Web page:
Jeffery Parker, 55, the CEO and general manager of the Metropolitan Atlanta Rapid Transit Authority since 2018, was hailed by MARTA Board Chairwoman Rita Scott as a dedicated civil servant and leader in a statement Saturday announcing his death.

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Nikki Fried Compares DeSantis to Adolf Hitler

Nikki Fried Compares DeSantis to Adolf Hitler

Florida Agriculture Commissioner Nikki Fried (D) compared Florida Gov. Ron DeSantis (R) to Adolf Hitler, the infamous Chancellor of National Socialist controlled Germany from 1933 to 1945.

Fried claims that she has studied Hitler and how he came to power.

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Tennessee Becomes First State to Sponsor Teacher Apprenticeship Program

Tennessee Becomes First State to Sponsor Teacher Apprenticeship Program

The Tennessee Department of Education announced in a press release it has pioneered a new way to develop teacher pipelines. As of Thursday, Tennessee is the first official state to be approved by the U.S. Department of Labor to establish a permanent Grow Your Own model, with the Clarksville-Montgomery County School System and Austin Peay State University’s Teacher Residency program becoming the first registered apprenticeship program for teaching in the country.

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Businesses Could Sue Over Local Ordinances Under New Florida Proposal

Florida lawmakers are considering a legislative proposal that would permit businesses to sue local governments over ordinances or mandates that lead to a revenue loss of 15 percent or more. SB 280 would require local governments to do business impact analyses when considering imposing ordinances.

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Knoxville Man Sentenced to Prison for Defrauding COVID-19 Economic Relief Programs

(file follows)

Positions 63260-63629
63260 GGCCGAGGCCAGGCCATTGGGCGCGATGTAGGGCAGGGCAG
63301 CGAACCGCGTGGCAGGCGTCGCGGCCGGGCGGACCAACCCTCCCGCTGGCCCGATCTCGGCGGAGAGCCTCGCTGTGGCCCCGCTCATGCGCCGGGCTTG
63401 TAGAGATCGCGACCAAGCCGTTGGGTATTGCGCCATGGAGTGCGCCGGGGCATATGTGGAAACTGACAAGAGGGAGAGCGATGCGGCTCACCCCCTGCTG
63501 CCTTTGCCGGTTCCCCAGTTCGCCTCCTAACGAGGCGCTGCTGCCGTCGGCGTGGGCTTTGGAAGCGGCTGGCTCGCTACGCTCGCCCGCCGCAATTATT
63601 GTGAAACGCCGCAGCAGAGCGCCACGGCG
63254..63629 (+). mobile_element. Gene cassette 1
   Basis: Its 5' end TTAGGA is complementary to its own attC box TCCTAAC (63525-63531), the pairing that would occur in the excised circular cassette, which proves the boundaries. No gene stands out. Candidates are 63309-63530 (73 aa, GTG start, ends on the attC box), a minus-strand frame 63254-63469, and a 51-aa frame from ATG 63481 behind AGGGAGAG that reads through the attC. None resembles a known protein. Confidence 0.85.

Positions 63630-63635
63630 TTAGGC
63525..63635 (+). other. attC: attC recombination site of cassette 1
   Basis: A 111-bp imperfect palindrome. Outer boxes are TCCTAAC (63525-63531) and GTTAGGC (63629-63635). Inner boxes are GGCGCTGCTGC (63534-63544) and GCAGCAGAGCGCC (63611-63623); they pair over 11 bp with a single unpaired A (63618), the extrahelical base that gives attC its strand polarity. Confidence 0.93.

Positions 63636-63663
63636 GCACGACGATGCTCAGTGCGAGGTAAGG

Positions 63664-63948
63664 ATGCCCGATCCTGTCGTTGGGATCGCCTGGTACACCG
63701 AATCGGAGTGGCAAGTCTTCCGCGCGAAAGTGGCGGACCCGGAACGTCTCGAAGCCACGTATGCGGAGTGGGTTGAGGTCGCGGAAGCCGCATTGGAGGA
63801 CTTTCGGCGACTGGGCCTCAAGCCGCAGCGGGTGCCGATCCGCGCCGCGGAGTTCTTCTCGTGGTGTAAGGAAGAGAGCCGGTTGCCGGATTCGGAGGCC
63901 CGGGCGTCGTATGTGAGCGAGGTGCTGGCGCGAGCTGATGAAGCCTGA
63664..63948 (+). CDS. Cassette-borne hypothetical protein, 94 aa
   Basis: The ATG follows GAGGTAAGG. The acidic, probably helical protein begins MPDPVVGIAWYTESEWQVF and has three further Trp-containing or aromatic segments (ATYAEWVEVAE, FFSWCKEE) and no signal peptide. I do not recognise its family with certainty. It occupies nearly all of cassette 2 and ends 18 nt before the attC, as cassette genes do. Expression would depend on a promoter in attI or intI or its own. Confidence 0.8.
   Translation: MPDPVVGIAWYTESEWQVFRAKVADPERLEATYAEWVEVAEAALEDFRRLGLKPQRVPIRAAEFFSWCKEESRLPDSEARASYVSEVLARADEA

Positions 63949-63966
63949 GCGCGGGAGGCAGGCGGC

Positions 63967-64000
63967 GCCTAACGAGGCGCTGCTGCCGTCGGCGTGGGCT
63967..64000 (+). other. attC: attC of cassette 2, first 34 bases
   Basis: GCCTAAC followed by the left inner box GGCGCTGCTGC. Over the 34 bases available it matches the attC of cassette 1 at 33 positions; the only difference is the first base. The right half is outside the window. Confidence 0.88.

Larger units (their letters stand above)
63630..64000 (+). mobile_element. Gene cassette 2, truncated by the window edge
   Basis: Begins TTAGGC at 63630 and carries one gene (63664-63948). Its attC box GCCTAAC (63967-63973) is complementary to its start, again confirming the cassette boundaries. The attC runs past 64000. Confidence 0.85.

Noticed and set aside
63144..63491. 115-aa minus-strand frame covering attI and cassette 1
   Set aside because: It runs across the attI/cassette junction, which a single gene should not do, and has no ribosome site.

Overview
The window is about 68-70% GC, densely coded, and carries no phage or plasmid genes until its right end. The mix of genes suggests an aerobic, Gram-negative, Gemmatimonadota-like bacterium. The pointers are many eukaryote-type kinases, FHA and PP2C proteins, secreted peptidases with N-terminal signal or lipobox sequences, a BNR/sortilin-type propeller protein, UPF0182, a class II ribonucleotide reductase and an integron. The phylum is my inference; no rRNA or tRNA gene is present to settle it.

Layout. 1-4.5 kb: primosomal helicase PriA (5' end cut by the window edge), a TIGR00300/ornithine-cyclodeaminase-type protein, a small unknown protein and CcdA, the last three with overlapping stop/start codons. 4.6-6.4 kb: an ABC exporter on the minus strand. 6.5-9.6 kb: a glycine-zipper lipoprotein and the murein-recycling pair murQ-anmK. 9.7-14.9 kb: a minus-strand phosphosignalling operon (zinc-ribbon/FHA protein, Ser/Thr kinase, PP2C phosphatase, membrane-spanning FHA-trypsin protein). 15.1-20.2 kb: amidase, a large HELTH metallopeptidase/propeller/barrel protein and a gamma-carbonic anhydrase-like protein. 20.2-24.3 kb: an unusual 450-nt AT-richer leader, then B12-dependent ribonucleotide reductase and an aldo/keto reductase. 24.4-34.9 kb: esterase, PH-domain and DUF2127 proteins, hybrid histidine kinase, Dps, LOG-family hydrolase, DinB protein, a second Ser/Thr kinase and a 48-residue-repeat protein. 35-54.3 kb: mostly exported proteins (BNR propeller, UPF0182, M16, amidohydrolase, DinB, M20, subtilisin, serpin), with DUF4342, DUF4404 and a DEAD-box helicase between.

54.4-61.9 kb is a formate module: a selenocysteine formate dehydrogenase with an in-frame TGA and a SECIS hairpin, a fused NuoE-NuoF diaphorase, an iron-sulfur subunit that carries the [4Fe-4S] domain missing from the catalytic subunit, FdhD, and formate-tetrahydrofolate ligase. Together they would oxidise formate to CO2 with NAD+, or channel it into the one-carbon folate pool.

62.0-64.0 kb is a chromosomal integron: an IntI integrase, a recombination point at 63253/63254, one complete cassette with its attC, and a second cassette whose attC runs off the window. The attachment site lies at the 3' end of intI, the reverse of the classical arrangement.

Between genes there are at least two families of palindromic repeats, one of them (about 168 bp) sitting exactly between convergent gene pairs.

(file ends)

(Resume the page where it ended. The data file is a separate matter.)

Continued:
The Department of Justice announced this week a Knoxville, Tennessee man was arrested for defrauding COVID-19 economic relief programs. James Waylon Howell pled guilty to “engaging in more than $150,000 in fraud related to the Coronavirus Aid, Relief, and Economic Security (CARES) Act, and to committing money laundering.” He was sentenced to 18 months in prison.

“This prosecution highlights the Department of Justice’s commitment to aggressively prosecute those who have defrauded these important programs enacted to provide economic relief to those who have suffered financially as a result of the COVID-19 pandemic,” said United States Attorney Francis M. Hamilton III.  “Fortunately, the quick and capable work of our federal partners permitted the recovery of a substantial amount of stolen funds.”

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Speaker Gilbert, Senator McDougle to Serve Again on Republican Legislative Campaign Committee Executive Committee

Senator Ryan McDougle (R-Hanover) and Speaker of the House of Delegates Todd Gilbert (R-Shenandoah) will again serve on the Republican Legislative Campaign Committee (RLCC) Executive Committee. Gilbert is also in a new role at the RLCC as finance chair.